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Sounds good, doesn’t it? The billionaire geek of Facebook vs the once bad-boy of BritArt.

But in what context? What are you on about, I hear you ask. It’s simple really. What actually counts in this world: ideas, or execution?

Yesterday I saw an ad on the train for the Judge Institute in Cambridge (my home town) quoting Alfred North Whitehead:

The vitality of thought is an adventure. Ideas won’t keep. Something must be done about them.

That was in the 1880s. So what has this got to do with Zuckerberg or Hirst?

A lot, in fact. If you think the idea is all important, and don’t care about execution, then Hirst is your man. You can “own a Hirst” which has never been touched by Damien. Who cares about the execution? It’s the idea. Hirst gets the credit, the money, the process is immaterial. This was recently discussed in the FT’s arts podcast – the artist as businessman.

But if it’s all about execution, then you’re in the Facebook camp. It wasn’t the first social network, or the second. Facebook, if you believe the movie, wasn’t even Zuckerberg’s idea. It was brain child of the Winkelvoss twins. But, as the character says in the film, “if you were the inventors of Facebook, you’d have invented Facebook.” Even if Zuckerberg didn’t come up with Facebook, he executed it. It’s his. He is the one worth x billion, rather than with the $65m settlement.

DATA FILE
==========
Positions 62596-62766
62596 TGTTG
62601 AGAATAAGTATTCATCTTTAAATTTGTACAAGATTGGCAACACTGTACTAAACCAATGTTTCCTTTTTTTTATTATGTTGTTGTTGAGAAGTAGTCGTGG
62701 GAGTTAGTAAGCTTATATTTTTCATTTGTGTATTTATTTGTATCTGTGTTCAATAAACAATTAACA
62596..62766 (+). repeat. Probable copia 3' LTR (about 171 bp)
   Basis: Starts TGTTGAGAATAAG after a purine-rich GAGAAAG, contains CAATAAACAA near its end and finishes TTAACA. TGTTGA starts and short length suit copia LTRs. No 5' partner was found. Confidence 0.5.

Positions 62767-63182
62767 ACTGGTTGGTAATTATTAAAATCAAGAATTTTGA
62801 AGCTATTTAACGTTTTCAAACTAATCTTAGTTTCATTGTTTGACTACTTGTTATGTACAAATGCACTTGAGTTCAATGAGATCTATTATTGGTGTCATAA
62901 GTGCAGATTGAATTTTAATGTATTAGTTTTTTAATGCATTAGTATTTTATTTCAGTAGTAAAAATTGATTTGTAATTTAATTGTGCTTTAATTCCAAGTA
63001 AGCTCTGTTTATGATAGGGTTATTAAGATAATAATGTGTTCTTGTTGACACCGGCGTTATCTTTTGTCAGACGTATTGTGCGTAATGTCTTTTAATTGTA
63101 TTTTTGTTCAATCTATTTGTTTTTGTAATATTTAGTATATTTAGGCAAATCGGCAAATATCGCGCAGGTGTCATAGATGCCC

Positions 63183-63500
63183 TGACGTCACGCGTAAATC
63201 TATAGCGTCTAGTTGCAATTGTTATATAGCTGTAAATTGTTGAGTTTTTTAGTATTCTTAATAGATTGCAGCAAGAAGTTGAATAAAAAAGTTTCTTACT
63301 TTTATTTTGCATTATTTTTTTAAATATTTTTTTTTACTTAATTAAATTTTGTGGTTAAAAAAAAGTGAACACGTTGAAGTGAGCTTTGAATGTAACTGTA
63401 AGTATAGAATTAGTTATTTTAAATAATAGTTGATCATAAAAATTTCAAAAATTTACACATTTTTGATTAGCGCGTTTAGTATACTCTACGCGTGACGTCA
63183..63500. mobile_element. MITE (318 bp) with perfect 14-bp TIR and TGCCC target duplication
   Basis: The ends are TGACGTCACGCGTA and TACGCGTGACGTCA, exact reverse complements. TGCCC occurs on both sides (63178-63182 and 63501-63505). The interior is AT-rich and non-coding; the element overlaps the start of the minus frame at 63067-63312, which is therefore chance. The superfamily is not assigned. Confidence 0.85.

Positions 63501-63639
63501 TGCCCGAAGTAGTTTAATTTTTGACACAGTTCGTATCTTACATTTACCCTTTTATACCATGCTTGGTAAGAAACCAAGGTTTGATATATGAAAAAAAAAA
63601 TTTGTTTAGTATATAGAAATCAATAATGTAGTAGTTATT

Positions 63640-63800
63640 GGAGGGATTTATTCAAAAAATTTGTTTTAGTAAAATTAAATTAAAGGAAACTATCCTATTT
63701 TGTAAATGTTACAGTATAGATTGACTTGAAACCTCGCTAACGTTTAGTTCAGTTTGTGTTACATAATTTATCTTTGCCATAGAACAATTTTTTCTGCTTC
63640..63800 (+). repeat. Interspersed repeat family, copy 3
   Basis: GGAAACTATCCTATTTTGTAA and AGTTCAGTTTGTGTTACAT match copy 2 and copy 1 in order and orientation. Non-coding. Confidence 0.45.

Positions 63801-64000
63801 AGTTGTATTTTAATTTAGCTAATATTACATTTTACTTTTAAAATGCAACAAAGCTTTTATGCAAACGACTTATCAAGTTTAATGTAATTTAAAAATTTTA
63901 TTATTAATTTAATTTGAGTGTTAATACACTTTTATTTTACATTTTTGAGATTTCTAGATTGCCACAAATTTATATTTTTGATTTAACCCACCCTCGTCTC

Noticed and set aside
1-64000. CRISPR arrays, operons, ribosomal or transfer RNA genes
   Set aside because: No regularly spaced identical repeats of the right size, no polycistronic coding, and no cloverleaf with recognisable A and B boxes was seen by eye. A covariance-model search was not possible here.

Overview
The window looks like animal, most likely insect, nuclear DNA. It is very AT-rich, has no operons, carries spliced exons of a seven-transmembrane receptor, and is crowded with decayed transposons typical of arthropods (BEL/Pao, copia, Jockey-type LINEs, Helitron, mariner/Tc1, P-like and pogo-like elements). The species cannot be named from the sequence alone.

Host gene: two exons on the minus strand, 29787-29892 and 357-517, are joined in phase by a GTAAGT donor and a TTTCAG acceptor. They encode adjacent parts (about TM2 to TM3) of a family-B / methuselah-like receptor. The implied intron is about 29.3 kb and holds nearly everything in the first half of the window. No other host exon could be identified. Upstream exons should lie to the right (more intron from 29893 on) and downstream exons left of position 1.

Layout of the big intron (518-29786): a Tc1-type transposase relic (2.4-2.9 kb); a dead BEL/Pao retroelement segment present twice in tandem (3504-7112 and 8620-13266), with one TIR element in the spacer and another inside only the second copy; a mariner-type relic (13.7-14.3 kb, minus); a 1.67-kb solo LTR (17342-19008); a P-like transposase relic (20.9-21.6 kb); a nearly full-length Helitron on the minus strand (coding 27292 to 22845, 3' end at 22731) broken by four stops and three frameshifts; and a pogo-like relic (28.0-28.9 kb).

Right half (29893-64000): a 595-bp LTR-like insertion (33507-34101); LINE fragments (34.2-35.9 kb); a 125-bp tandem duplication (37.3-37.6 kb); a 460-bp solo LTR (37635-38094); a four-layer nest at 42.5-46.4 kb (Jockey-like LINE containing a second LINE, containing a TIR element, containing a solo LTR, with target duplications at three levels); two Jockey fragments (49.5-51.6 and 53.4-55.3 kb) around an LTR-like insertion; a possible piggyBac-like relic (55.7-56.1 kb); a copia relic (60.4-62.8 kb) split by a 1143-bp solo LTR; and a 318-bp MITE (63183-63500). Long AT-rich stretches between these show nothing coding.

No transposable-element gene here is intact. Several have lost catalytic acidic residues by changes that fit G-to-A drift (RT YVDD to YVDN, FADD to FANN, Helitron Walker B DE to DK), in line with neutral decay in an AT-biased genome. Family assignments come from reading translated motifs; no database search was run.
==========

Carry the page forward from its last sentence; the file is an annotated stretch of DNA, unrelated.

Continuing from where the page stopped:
If you are a Zuckerbergist, then Hirst should be worthless – he just has an idea of the art. Someone else puts it together. Where’s the execution? It’s just mindless reproduction.

Somehow in this world both Zuckerberg and Hirst are very very rich. One is richer than the other, by a big factor, but that’s not the point. Both models seem to co-exist. Maybe this is to misrepresent Hirst. Perhaps his big idea is about the endless reproduction, about pushing art as a brand, and in so doing retains both the idea and the execution of the idea, even by not using his own hand. What does he do? The idea is to market the idea. It’s a meta-economy.

Or perhaps we were all moving that way. Martin Wolf, my colleague and the world’s most influential financial journalist, summed it up in 2007:

Neoclassical economics analysed economic growth in terms of capital, labour and technical progress. But, I now think, it is more enlightening to view the fundamental drivers as energy and ideas. Institutions and incentives provide the framework within which the development and application of useful knowledge transforms the fossilised sunlight on which we depend into the stream of goods and services we enjoy.

If you have an idea, it’s worthless. If you execute that idea, you’ll make money (assuming it’s a good one). But if you can sell that idea over and over again, and yet retain the rights – well, that’s priceless.